I don’t know what my speech comprehension was unaided because no one ever provided that information and I didn’t know to ask when I received my first HA in 2004. My experience has been that I am given HA and told to “try this”. If you don’t complain, that’s the end of it (as with my first HA). After 5 years I felt I needed more assistance so I decided the $5K+ would be worth the improvement, but the improvement didn’t seem to be worth the $ spent so I pursued the question and here I am three models later still looking for better comprehension. Why can I get it “in the booth” but not outside? If HA will not improve my comprehension, why not just get a cheap amplifier? Seems like there should be a better method of selection? My audi says they all have different algorithms and the only way is to try it out.

I agree and would like to amplify these thoughts. Hearing comprehension relies on being able to discriminate among “p”, “t”, “v”, “d” etc. etc sounds. These sounds are almost entirely carried by the high sound frequencies between 2KHz and 4KHz. Good hearing aids are able to amplify these sounds to bring them into your hearing range. If the hearing aid is properly adjusted to your hearing profile, you should definitely see a significant improvement in your speech comprehension. Ms.Pam, Get a new hearing test and focus on word recognition scores with and without adjusted hearing aids.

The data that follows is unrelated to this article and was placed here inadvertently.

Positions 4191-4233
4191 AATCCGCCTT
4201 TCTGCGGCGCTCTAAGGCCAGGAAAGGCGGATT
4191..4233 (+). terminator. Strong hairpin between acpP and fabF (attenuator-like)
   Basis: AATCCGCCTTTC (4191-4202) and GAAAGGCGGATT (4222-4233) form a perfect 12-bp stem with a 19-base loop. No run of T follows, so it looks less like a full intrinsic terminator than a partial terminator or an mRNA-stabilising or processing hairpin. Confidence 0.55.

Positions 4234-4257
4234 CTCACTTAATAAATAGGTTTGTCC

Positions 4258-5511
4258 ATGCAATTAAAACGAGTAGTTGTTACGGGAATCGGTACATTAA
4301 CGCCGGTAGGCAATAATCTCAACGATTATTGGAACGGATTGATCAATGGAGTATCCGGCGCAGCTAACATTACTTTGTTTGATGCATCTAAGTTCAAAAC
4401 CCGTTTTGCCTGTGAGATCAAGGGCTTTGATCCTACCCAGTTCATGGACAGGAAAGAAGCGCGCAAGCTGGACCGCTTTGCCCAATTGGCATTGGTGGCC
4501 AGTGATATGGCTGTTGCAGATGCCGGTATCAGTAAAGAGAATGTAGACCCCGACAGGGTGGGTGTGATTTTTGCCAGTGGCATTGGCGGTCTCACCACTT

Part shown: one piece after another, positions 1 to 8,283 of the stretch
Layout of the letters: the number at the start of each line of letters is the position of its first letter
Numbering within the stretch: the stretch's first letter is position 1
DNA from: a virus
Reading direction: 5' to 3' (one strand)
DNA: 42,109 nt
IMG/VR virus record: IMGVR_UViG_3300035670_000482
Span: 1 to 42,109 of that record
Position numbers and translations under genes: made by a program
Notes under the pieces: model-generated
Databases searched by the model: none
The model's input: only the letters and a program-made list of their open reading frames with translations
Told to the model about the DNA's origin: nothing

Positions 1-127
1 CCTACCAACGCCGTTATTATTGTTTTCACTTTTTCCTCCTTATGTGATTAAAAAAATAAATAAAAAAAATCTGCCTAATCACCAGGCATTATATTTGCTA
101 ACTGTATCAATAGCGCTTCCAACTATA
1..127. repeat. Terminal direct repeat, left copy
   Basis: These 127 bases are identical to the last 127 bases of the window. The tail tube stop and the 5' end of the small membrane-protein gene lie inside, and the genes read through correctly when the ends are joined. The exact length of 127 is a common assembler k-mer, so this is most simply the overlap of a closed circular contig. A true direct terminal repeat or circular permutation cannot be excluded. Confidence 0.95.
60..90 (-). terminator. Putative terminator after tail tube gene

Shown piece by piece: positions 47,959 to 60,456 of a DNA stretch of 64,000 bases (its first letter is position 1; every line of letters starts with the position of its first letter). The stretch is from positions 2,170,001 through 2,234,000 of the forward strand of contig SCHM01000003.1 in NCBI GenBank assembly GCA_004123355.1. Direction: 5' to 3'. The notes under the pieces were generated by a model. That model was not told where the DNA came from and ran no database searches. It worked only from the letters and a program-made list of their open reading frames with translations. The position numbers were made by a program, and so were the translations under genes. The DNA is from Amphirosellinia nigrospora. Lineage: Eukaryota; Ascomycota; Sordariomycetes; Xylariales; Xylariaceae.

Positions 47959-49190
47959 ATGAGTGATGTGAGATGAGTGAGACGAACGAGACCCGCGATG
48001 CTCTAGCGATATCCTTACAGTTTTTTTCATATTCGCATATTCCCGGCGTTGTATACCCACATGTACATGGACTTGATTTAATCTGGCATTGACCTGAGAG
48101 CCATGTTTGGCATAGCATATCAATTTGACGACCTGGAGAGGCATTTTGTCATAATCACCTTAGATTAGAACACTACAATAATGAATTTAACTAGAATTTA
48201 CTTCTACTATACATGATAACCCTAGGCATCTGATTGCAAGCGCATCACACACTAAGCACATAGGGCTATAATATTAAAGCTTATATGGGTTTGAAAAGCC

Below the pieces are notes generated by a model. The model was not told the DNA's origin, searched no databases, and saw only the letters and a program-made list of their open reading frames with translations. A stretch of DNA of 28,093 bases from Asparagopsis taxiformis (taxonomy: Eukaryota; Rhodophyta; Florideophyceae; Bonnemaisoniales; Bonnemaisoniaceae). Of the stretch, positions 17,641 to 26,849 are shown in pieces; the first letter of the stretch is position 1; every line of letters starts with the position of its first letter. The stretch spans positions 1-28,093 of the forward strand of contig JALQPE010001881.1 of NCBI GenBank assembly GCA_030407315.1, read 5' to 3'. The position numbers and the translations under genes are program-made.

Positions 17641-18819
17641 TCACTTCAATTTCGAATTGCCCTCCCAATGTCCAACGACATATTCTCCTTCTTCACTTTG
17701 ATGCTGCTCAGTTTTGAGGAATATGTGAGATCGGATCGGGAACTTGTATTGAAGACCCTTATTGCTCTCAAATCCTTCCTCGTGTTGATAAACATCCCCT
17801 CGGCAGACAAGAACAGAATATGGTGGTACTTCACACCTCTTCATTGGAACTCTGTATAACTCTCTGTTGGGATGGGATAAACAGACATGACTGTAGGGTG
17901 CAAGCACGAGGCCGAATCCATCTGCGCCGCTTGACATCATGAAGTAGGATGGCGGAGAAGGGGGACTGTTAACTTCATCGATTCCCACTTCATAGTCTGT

BTW, excellent digital hearing aids are available for $1000 - $1500, far less than $5K.

MsPam, I would strongly consider the Phonak Audeo IX YES HAs. I have a fairly steep loss such as yourself and I started using these a couple of weeks ago. The Siemens Pure 700 did not work for me so I decided to try the YES HAs. I was going to check out the Widex Passions, but I then looked at the YES and it seemed worth trying. They are very clean and natural sounding and speech comprehension for me has been fairly good.

There is a very nice thread on the Hearing Aids discussion and another user Neilk has been posting some really good commentaries on his experience with these aids. Even though I am new to HAs, I think these are really top of line.

The SoundRecover feature is supposed to take frequencies out of the higher frequency range (which may be in the severe to profound areas) and shift them to the lower frequencies where there is some hearing left.